What CNN Sacrificed for Missing-Plane Ratings (Guest Column)
Wall-to-wall coverage, ridiculous theories: An analyst on how Jeff Zucker replaced news with "the pseudo-fictions of reality TV."
This story first appeared in the April 11 issue of The Hollywood Reporter magazine.
CNN's decision, for all intents and purposes, to devote itself for weeks to a single story has been vindicated by increased ratings. Its saturation coverage of the disappearance of Malaysia Airlines Flight 370 reinforces the network's image as the place to go when a sensational major story breaks. It also exemplifies the fresh definition of "news" Jeff Zucker promised when he took over CNN.
The choice to go all-in on the human tragedy of a transportation disaster is revealing. If the sewage-soaked cruise liner in February 2013 was a beta trial, then MH370 was the full release. There is very little politics or policy in this story; thus, CNN's news judgment triangulates itself as distinct from the partisan, ideological worldviews of its major domestic rivals, Fox News Channel and MSNBC. CNN even distinguishes itself from its main global competitors, Al Jazeera and BBC, which place politics and policy higher on their agendas than human interest.
There is no denying MH370 was a headline grabber. The broadcast networks' nightly newscasts agreed: For 11 straight weekdays, each of the three -- ABC's World News, CBS Evening News and NBC Nightly News -- chose the missing jetliner as its top story, going 33-for-33 on such leads.
Nonetheless, there was a distinction between CNN and the broadcasters, which did not go wall-to-wall with the story. The broadcasters acknowledged that there was other news in the world, assigning MH370 only 34 percent of the three-network news hole during that 11-day period.
And it was not just any "other news": A major international crisis was playing out in Ukraine, illustrating nicely the difference between events that are important and those that are newsworthy. Clearly, it was correct journalistic judgment to treat MH370 as more newsworthy -- less important but more mysterious and dramatic. Equally, it was incorrect journalistic judgment to disregard Ukraine as a result: It deserved an honorable second place on the news agenda, not relative oblivion. CNN seriously undercut its reputation as the go-to place for major news by disregarding Ukraine.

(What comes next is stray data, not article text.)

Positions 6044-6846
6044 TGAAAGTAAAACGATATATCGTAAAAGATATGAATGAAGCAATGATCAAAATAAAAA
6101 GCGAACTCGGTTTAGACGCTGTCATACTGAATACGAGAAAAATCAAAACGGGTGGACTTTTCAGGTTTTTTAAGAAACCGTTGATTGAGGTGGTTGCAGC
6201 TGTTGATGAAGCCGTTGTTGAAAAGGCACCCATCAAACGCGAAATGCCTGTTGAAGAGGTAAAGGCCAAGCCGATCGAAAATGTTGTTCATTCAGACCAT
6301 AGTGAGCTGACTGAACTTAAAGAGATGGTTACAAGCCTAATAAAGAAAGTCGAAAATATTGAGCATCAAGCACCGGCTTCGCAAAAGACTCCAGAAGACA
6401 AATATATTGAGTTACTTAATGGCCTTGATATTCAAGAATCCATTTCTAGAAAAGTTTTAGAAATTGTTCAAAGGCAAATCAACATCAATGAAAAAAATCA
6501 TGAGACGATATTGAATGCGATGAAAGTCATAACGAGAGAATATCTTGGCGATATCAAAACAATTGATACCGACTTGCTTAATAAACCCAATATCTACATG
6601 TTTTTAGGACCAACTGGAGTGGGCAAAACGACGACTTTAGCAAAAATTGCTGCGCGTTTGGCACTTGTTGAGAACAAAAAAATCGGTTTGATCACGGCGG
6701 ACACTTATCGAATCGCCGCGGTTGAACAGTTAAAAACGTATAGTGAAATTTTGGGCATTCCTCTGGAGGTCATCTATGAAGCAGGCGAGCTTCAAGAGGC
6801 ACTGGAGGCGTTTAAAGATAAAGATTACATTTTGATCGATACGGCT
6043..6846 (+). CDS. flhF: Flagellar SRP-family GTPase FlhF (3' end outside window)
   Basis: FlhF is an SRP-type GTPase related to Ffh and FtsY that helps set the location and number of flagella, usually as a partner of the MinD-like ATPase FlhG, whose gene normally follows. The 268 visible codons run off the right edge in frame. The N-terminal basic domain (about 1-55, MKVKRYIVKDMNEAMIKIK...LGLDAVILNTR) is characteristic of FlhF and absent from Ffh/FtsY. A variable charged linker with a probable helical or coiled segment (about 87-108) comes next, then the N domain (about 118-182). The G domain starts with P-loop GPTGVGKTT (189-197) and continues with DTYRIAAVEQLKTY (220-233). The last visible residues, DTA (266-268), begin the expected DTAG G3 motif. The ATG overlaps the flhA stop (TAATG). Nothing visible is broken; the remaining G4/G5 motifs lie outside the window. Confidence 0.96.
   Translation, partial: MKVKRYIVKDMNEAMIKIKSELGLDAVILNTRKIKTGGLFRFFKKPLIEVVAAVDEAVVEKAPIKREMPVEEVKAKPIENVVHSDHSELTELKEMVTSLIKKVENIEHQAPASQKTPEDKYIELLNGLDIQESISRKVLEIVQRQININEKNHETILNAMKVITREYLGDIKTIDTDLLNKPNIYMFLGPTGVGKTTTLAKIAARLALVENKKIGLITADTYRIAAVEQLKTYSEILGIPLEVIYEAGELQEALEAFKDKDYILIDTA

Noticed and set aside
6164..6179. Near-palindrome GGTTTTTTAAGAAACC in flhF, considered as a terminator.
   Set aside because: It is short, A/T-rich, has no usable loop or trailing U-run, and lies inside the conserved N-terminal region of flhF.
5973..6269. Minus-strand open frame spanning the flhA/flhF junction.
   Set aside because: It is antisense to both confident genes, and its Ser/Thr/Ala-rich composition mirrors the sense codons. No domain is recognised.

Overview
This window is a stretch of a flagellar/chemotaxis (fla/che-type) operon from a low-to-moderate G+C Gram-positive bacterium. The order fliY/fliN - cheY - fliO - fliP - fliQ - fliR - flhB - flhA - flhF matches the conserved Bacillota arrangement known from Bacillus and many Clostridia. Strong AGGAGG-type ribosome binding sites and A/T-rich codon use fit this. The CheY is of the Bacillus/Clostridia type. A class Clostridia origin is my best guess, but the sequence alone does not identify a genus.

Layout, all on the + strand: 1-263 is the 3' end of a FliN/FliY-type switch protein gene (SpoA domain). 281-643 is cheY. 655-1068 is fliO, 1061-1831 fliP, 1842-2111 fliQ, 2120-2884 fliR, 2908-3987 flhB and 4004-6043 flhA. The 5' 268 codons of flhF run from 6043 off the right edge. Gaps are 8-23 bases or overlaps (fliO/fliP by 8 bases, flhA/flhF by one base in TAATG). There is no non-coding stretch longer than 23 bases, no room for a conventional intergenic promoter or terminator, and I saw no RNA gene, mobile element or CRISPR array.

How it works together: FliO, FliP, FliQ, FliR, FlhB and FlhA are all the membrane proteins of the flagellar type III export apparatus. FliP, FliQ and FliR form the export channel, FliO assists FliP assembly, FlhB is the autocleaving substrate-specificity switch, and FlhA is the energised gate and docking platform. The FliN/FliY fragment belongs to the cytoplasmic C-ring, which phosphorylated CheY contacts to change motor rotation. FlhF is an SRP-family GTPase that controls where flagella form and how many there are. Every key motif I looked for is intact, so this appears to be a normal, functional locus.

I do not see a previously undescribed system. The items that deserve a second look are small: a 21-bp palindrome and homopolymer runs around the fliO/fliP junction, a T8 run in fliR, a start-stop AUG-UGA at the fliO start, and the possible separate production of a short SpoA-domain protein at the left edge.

The second major drawback to CNN's coverage was that there was not enough information available. So what did the network do? Too often it abandoned actual journalism -- reporting events known to have happened -- to engage in speculative discussion of increasingly cockamamy theories (black holes?) about what happened inside the plane. At their most ridiculous, these hypotheticals became almost theological: Was there a 1 percent chance a theory might prove accurate, or was it 100 percent impossible?
Thus CNN morphed from a news channel into an imaginary-chat channel, substituting expensive boots-on-the-ground reporting from Ukraine for hypothetical bloviation by studio experts and consultants. Video journalism properly expends great energy in its search for the dramatic, the unusual, the arresting, the human moment. But at its extremes, it can cross the line into fabrication. Zucker's CNN, in its quest to triangulate newsgathering away from the political wonkishness of MSNBC and the ideological-message discipline of Fox News, runs the risk of exiting the realm of journalism for the pseudo-fictions of reality TV.
At its worst, CNN's MH370 coverage has crossed that line: by omission, scanting real-world events in Ukraine; and by commission, presenting hypothetical fantasies as worthy of attention.
Andrew Tyndall publishes Tyndall Report, which monitors television news.